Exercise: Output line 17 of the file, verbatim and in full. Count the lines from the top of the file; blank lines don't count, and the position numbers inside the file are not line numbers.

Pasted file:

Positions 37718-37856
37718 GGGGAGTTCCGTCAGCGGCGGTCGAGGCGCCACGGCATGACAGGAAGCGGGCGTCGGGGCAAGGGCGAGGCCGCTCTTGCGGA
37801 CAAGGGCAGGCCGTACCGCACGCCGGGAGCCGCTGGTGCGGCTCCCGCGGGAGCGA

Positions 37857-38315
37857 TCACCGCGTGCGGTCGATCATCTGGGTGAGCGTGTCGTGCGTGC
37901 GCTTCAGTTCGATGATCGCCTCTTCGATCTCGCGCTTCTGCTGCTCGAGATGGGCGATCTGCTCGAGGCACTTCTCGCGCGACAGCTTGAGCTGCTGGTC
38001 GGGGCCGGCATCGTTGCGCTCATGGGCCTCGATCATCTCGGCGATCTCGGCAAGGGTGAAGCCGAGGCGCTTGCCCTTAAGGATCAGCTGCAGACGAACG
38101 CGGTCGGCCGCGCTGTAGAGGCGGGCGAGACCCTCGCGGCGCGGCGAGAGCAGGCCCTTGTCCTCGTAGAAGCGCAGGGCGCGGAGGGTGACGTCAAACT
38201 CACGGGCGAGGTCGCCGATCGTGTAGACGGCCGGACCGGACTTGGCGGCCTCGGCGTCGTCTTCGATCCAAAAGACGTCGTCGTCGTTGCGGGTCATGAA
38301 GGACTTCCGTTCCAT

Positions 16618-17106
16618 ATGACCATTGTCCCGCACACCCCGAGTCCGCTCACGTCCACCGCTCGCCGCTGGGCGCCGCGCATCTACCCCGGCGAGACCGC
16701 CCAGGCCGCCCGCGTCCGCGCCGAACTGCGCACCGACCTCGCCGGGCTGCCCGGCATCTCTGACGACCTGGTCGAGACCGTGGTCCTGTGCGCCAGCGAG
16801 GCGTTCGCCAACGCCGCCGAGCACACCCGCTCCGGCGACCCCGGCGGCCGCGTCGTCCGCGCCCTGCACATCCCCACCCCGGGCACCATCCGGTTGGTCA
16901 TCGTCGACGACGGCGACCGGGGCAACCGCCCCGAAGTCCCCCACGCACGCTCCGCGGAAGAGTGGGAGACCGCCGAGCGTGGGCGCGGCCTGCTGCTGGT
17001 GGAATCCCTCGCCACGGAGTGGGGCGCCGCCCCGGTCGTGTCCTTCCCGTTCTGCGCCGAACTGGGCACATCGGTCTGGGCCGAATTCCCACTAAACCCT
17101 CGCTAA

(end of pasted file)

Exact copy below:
17101 CGCTAA